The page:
My Tuesday morning ladies Bible study group is getting ready to start an in-depth study on the book of Luke. As I’ve been reading through this book, I’ve discovered something that might seem trivial to you, but it struck me full on: Jesus was a people person. Yep, I know it’s difficult to believe, but he really was.
Many people think they too are a ‘people person’, but really, they’re not. Here’s what I mean: most of us don’t enjoy hanging out with people who don’t measure up to our standards. For example, you aren’t likely to see a very wealthy person associating on a regular basis with a homeless person – and no, dropping a few bucks in their beggar’s cup doesn’t count as associating. You’re also not likely to see successful business women having lunch with known prostitutes. The point I’m trying to make here is that we tend to enjoy spending time with people who are in the same social or economic classes as we are. People whose lifestyle is similar to ours. People who dress like us, talk like us, live in our neighborhoods, go to the same church as us, and who act and think like we do. Sure you may have a few acquaintances who are above or below you in the socio-economic chain, but they aren’t likely to be your close friends. And all you church folks can put your smug grins away – I’m talking about us too.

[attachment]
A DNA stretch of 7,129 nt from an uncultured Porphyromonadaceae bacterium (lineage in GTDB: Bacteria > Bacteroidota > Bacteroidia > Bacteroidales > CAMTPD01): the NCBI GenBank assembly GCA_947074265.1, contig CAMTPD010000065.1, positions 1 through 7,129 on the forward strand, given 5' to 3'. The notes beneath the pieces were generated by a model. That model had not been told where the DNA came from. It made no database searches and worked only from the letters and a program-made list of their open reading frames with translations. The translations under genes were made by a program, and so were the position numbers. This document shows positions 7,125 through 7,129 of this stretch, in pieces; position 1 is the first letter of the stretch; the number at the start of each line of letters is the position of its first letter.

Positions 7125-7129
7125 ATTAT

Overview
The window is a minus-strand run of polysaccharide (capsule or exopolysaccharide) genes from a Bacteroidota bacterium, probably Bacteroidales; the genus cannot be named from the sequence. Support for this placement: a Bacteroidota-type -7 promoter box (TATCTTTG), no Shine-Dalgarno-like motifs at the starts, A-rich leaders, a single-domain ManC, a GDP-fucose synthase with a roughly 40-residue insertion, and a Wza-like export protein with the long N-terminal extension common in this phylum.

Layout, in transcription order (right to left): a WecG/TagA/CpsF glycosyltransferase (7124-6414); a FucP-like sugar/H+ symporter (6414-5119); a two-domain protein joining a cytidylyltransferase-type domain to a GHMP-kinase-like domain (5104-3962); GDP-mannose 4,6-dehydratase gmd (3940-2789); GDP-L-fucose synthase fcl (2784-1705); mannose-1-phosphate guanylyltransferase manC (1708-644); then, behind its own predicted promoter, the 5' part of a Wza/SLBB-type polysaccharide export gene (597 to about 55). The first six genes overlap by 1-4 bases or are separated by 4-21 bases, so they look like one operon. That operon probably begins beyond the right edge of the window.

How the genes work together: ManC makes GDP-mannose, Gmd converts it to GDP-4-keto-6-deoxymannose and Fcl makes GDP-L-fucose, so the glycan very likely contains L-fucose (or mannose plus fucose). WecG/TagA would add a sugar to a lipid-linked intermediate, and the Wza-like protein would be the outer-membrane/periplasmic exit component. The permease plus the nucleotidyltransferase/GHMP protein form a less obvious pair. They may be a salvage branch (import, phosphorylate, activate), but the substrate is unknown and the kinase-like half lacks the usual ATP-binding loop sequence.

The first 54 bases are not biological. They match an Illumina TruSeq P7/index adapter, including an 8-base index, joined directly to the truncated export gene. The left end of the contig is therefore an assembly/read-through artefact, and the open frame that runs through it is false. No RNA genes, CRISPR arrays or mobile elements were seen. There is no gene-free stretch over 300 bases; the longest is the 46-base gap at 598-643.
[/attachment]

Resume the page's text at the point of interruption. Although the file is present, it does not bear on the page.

Jesus was different though. Even though he was God in the flesh and could have chosen to be born into any class he wanted to, he chose the life of an ordinary bloke. His closest friends were found in the working class – regular blue collar folks – fishermen and merchants. Conversely, he also had close friends in high places – tax collectors like Zacchaeus and Matthew. He spent time with the underbelly of society – lepers, pub owners, prostitutes, and foreigners. Jesus really was a people person. He didn’t care about social stature. He didn’t care about big fancy houses or nice clothes. He didn’t judge a person’s worth based on their tax return or their BMW or their zip code. His gift of friendship didn’t have strings attached. There was no protocol that had to be maintained. His friendship was offered freely to anyone who wanted to have it.
What about us?